4. Merrit, E. A. and Hol, W. G. J. (1995). AB5 toxins. Curr. Opin. Struct. Biol. 5: 165-171.
  5. Yahiro, K., Morinaga, N., Satoh, M., Matsuura, G., Tomonaga, T., Nomura, F., Moss, J., Noda, M. (2006). Identification and characterization of receptors for vacuolating activity of subtilase cytotoxin. Mol. Microbiol. 62: 480–490.
  6. 6.0 6.1 6.2 6.3 6.4 6.5 Byres, E., Paton, A.W., Paton, J.C., Löfling, J.C., Smith, D.F., Wilce, M.C.J., Talbot, U.M., Chong, D.C., Yu, H., Huang, S., Chen, X., Varki, N.M., Varki, A., Rossjohn, J., and Beddoe, T. (2008). Incorporation of a non-human glycan mediates human susceptibility to a bacterial toxin. Nature. 456: 648-652.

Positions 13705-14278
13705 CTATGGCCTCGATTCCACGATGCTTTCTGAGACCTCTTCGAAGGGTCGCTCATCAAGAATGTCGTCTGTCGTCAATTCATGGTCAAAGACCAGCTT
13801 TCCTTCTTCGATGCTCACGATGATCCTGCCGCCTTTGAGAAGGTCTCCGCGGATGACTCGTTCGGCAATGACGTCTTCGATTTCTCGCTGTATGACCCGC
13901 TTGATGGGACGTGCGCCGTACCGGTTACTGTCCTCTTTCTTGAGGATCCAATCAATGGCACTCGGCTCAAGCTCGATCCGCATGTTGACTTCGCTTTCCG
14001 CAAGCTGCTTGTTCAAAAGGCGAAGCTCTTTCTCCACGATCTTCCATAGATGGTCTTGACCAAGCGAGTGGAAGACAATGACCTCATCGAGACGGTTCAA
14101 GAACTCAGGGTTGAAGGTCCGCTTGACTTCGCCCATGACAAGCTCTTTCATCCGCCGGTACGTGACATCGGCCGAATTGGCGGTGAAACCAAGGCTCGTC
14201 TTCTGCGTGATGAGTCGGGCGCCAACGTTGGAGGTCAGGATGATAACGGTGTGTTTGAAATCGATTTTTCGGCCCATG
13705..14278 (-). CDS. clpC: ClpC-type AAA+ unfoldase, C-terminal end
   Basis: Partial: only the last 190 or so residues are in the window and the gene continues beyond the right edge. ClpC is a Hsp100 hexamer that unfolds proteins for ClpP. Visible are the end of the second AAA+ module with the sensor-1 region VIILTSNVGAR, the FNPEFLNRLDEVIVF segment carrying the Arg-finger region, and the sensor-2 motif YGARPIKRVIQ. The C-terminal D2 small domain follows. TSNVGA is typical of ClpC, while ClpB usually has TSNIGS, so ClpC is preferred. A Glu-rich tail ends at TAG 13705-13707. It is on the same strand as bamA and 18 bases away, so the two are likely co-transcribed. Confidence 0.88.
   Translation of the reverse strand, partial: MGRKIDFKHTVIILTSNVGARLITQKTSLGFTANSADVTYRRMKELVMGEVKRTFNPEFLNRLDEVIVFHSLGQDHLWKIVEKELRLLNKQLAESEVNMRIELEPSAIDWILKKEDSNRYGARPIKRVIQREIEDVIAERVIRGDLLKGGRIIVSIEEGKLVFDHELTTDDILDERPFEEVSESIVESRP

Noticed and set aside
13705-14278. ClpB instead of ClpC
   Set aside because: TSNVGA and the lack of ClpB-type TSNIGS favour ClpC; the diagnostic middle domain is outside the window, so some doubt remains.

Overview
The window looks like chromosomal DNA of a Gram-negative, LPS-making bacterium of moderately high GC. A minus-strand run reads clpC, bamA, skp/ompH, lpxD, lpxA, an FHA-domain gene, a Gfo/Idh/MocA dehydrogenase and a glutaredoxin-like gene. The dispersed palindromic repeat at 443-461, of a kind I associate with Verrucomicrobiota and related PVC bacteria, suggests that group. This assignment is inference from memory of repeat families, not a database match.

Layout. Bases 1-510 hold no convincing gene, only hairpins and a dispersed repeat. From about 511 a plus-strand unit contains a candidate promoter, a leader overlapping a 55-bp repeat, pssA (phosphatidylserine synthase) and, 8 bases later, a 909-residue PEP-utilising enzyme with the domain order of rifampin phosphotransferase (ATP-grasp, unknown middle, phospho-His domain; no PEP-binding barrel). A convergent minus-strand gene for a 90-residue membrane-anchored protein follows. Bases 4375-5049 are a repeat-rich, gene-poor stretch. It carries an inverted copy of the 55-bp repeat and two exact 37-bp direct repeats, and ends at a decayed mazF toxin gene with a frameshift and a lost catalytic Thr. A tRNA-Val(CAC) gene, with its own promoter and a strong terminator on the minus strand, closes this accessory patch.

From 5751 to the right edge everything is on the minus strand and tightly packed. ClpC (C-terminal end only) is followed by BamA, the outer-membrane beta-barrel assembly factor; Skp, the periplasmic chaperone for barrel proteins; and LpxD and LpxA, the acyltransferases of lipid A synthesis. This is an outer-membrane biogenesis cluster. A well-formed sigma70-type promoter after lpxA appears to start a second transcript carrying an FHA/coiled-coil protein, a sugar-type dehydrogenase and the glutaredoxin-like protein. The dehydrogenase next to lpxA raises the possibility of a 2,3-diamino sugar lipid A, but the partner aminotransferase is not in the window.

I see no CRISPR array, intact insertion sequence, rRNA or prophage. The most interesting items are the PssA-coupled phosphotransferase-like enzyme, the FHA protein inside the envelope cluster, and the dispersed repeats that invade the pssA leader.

7. Merritt, E.A.; Sarfarty, S.; Jobling, M.G.; Chang, T.; Holmes, R.K.; Hirst, T.R.; Hol, W.G. Structural studies of receptor binding by cholera toxin mutants. Protein Sci. 1997, 6, 1516–1528.


The CFG is grateful to the following PIs for their contributions to this wiki page: Joseph Barbieri, James Paton